The first story is faced with ashlar limestone above a granite water table. The segmental-arched apparatus entrance is the central and dominant element. Its intrados and the lower portion of its extrados are protected by wrought-iron plates extending down to the granite spur stones. The window (now blind) embrasure to the right (Plate 6) has become a flat niche and contains a seated lion, sculpted in marble, supporting with his right paw a shield on which "23" is displayed in low relief. 5 Two gold colored metal lanterns flank the apparatus door. Three bronze plaques have been affixed to the ashlar to the right of the apparatus entrance, two of them one above the other, between the entrance and the flat niche and the third to the right of the flat niche.16 The ashlar wall surface is capped by a limestone belt course on which "23 ENGINE 23" is affixed in raised, bronze numbers and letters. A large bronze plaque occupies the central position of the limestone frieze above this course.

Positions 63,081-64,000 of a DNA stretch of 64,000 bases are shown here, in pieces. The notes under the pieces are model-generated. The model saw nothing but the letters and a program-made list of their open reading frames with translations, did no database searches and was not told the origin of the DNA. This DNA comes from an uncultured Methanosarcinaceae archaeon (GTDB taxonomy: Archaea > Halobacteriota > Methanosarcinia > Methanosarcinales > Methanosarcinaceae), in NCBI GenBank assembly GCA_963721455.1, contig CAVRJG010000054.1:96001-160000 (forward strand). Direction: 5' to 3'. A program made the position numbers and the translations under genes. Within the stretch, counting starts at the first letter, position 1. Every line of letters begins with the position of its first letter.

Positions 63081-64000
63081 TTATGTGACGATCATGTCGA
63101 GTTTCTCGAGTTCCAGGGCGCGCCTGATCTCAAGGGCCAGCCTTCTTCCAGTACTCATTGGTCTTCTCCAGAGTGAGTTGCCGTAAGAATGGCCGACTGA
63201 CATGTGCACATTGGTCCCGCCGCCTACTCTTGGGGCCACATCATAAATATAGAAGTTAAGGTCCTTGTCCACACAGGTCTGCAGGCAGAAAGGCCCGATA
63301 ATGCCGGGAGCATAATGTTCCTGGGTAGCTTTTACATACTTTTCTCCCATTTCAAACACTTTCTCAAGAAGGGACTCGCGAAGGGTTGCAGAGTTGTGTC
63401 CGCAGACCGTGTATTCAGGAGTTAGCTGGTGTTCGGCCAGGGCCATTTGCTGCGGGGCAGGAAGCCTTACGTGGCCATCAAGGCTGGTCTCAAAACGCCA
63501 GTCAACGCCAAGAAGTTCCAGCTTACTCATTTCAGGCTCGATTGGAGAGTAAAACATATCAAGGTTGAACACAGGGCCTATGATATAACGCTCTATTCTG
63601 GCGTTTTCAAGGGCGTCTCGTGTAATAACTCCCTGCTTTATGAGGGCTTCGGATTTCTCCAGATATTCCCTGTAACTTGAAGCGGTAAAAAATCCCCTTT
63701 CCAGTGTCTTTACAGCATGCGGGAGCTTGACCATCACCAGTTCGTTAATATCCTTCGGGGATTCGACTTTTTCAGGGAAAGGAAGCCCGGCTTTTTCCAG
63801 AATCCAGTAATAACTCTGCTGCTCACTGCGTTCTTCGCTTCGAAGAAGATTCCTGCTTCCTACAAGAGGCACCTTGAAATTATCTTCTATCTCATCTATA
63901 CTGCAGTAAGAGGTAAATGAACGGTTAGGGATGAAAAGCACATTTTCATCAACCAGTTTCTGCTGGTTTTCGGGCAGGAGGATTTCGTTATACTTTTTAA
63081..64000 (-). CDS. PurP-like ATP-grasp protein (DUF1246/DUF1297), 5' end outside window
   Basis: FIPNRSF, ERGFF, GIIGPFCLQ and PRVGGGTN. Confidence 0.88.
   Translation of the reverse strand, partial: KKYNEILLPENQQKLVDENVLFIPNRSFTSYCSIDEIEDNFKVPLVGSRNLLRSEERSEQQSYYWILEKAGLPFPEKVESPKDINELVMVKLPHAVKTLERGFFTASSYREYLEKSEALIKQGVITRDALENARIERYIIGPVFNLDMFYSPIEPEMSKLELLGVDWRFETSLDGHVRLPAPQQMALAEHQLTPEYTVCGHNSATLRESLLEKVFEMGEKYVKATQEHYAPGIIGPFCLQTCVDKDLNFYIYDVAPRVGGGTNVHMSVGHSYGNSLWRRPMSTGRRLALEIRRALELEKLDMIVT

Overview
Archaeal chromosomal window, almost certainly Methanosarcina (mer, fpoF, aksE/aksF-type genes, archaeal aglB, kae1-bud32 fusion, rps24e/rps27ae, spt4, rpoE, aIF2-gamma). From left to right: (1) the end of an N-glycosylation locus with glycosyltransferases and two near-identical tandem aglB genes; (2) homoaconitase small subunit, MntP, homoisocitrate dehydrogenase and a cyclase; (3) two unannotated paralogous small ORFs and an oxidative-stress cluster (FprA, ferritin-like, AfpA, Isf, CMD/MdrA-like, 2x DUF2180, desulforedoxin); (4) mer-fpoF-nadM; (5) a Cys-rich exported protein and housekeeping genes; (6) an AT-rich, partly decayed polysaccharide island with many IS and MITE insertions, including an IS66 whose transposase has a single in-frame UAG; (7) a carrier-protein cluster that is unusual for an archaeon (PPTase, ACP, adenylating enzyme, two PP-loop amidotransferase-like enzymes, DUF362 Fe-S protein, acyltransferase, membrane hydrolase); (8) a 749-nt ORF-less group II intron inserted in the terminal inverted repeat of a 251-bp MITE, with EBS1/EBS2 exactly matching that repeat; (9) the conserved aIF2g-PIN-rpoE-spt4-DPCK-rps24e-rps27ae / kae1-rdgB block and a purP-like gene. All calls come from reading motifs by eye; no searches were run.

The large second story window's ashlar surround is keyed into ttfe adjacent bond. Thick limestone mull ions subdivide it into a wide central window and two narrow side windows, each with a transom above. Hie windows are one over one, double-hung sash; the transoms pivot horizontally. A large, limestone scroll keystone and two conventional brackets support the balconet above. The sides of these brackets are articulated with panels containing horizontal reeding. Both of the small flanking windows are one over one, double-hung sash.
Like the window below, the large third story window's limestone surround is both keyed into the adjacent brick bond and subdivided by limestone mullions. Again the sash configuration is one over one, double-hung and the transom lights pivot horizontally. But unlike the window below, this window is defined by an earred architrave interrupted only by the large limestone key console. The balconet supports the projecting architrave block